Although COVID-19 has been devastating for everyone, but are you aware that its adverse effects have impacted teenagers more than adults? A lot of people think that it’s because they miss their high school friends or that they won’t be able to attend their proms anymore, or that they won’t be able to celebrate their graduation. However, it’s more than this. Experts revealed that there is a science behind this.

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“Teenagers and college students have amplified innate, developmental motivations that make them hard to isolate at home. The hormonal changes that come with puberty conspire with adolescent social dynamics to make them highly attuned to social status and peer group,” shares Christine L. Carter, Ph.D., a sociologist and author of Raising Happiness, The Sweet Spot, and The New Adolescence.

If you are a parent wondering how you can handle your teenager with anxiety, do not worry too much. Listed below are some of the most effective coping strategies for teenagers with anxiety amid COVID-19.

Normalize Anxiety

Anxiety is normal, whether in a global pandemic or not. However, not all adolescents, and even adults, know this face. Research shows that teenagers fear the presence of anxiety, and they think so lowly of themselves. What you can do as a parent is to send a message to your children that healthy stress has its purpose.

You must emphasize to them that feeling anxious right now makes sense. Assure your teenagers that they are posing the right reaction to whatever’s happening in the whole world amid the coronavirus. Once they know this, they’ll feel more relaxed and feel more comfortable with expressing their feelings.

Create Distractions

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Whenever individuals consult with their psychologists, these experts help them divide their problems into two categories — issues that I can do something about and concerns that there’s nothing I can do. The pandemic falls on the second.

Since we can’t do something about it as of now, then one of the best ways to manage our anxiety is to create distractions for ourselves. As a parent, it’s your job to spearhead activities for your young adult. You may opt to watch movies with them, recommend books they can read for the day, set up family board game nights, and other household tutorial activities.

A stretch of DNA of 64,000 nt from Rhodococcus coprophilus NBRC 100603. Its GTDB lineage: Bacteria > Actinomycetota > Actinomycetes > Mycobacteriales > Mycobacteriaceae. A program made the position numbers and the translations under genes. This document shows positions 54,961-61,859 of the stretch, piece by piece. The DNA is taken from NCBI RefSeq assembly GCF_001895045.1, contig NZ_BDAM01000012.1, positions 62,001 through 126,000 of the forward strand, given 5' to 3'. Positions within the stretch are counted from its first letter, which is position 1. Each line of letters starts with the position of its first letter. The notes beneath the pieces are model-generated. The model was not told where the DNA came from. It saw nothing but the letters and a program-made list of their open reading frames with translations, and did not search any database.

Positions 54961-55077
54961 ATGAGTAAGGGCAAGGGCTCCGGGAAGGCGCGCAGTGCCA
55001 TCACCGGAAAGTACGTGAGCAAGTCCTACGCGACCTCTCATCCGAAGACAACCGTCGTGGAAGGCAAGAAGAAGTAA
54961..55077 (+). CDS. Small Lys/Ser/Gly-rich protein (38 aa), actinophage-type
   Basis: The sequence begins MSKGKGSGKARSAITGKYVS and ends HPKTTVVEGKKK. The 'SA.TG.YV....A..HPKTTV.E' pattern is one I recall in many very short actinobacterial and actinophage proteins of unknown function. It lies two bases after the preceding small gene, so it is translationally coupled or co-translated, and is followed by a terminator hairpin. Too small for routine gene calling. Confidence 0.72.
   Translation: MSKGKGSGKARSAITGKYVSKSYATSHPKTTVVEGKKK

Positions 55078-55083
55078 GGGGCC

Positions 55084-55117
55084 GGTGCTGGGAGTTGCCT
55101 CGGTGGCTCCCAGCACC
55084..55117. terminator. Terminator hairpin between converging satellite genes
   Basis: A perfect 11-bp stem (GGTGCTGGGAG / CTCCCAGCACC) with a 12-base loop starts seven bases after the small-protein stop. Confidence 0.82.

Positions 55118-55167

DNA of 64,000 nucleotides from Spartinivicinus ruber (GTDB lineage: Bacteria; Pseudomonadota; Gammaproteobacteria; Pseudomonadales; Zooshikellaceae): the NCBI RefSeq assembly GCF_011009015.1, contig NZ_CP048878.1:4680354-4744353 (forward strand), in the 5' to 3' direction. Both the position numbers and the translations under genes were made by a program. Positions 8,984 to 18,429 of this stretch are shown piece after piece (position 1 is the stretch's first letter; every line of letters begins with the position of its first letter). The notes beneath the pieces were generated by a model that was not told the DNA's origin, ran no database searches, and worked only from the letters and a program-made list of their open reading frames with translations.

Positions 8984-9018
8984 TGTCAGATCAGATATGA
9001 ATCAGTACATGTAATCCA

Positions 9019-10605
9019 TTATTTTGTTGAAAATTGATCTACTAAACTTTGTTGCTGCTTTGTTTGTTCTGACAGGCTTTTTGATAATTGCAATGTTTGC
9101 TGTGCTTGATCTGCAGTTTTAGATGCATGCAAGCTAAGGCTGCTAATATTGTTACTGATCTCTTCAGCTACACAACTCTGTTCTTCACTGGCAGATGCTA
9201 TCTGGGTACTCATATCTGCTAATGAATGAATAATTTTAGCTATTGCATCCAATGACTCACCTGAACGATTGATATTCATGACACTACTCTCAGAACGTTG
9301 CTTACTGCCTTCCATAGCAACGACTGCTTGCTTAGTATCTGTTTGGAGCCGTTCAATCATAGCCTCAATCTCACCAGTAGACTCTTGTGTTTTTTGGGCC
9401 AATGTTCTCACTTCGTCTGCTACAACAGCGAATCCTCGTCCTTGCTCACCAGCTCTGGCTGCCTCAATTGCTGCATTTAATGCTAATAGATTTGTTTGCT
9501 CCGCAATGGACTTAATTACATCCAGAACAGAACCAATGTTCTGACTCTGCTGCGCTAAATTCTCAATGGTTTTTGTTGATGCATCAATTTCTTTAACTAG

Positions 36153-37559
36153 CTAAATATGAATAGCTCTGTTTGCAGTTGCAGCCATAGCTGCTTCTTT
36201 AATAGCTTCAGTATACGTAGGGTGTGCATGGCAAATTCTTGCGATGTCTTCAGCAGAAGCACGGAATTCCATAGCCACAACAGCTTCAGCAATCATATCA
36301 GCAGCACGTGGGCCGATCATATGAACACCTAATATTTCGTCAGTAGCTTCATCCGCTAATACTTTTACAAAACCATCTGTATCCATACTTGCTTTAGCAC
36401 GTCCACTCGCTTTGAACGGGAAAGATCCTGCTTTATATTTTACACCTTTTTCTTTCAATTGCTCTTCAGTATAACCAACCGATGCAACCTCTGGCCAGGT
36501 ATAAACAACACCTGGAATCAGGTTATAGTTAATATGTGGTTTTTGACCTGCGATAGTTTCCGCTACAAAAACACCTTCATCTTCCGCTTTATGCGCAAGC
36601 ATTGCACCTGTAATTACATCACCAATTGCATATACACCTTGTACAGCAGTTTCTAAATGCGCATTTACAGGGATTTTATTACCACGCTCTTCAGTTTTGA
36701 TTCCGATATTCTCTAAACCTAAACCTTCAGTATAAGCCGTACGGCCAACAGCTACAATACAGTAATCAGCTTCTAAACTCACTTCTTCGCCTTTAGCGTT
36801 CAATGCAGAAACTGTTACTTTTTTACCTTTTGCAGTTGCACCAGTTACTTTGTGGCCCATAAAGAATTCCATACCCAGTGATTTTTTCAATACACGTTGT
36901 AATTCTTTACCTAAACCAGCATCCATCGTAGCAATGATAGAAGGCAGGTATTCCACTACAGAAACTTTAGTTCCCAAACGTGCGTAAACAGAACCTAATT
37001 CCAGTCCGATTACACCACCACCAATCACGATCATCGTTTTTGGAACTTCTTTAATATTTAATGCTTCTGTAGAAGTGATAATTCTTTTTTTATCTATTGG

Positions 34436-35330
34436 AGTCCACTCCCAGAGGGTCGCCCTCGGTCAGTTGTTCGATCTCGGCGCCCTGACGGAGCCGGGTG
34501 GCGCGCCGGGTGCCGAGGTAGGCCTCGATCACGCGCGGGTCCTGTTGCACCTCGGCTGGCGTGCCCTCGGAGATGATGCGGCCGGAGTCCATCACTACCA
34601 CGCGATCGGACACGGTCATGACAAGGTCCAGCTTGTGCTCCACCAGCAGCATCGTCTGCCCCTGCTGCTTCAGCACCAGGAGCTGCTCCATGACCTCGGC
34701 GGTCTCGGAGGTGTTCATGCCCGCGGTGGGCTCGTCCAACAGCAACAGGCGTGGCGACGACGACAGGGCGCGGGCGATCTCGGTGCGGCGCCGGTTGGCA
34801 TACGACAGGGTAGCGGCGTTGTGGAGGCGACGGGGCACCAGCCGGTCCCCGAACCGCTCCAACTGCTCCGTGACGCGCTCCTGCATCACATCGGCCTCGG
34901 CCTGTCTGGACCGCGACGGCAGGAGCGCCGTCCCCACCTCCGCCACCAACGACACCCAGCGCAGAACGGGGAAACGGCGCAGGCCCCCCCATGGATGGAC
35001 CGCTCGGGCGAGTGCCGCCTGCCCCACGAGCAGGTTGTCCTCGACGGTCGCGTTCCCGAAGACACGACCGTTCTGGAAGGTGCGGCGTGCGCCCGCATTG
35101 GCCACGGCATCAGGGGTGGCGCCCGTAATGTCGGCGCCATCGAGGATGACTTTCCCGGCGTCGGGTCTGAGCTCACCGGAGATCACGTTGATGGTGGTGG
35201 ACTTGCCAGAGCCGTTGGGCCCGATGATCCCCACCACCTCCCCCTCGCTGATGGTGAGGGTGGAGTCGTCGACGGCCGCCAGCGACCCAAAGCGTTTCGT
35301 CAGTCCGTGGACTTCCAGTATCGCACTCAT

Understand Their Frustration Over Their Social Lives

Teenagers value friendship so much. Bonding with their peers is something they treasure in their daily lives. Therefore, if your child keeps on sulking about not seeing their friends or being stuck with their annoying siblings, don’t get frustrated. Instead, talk to them directly and calmly.

First and foremost, acknowledge what they’re feeling. Tell your children that it’s understandable that they are feeling this way. Then once you have assured them that you’re okay with talking about this topic, wait for them to open up. Your job is to listen to what they are feeling for them to be able to release the anxiety that they are feeling. The most critical part of this talk is to come to a compromise on how you can ease the situation and make their stress more bearable for them.

Recommend Ways On How They Can Connect With Friends

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With the emergence of the digital era, it’s not that hard to look for ways to connect with friends. There are various social media platforms they can use to talk to them. However, you have to recommend as well that they need to look for ways to put these platforms to good use.

For one, a lot of teenagers nowadays join several Tik-Tok challenges promoting safety in this pandemic. An example of this is the #safehands challenge, where users take videos of themselves doing proper handwashing in the most creative ways. Connecting with their friends through these causes will keep them preoccupied, thus, lowering their anxiety.

Encourage Healthy Habits

There is a high chance that teens will live an unhealthy lifestyle during this stressful time. Losing their healthy habits will only increase one’s anxiety levels. As a parent, it is your role to promote and sustain your child’s health practice. Make sure to establish new routines that will revolve around eating correctly, sleeping adequately, exercising regularly, and engaging in social activities.

Raising teenagers in this crisis might be challenging. However, if you apply the tips above, rest assured that your teen’s anxiety will slowly disappear. Just keep your efforts consistent, and everything will follow.

Finding out that you have an anxiety disorder can’t possibly be easy to accept for anyone. You don’t know how to open up about it to friends and family. You have no idea how you’ll deal with the symptoms once they flare up when you are in the middle of an important discussion. It is a mental condition that may never go away. After all, it isn’t like a cough or fever that your body can overcome once you take antibiotics.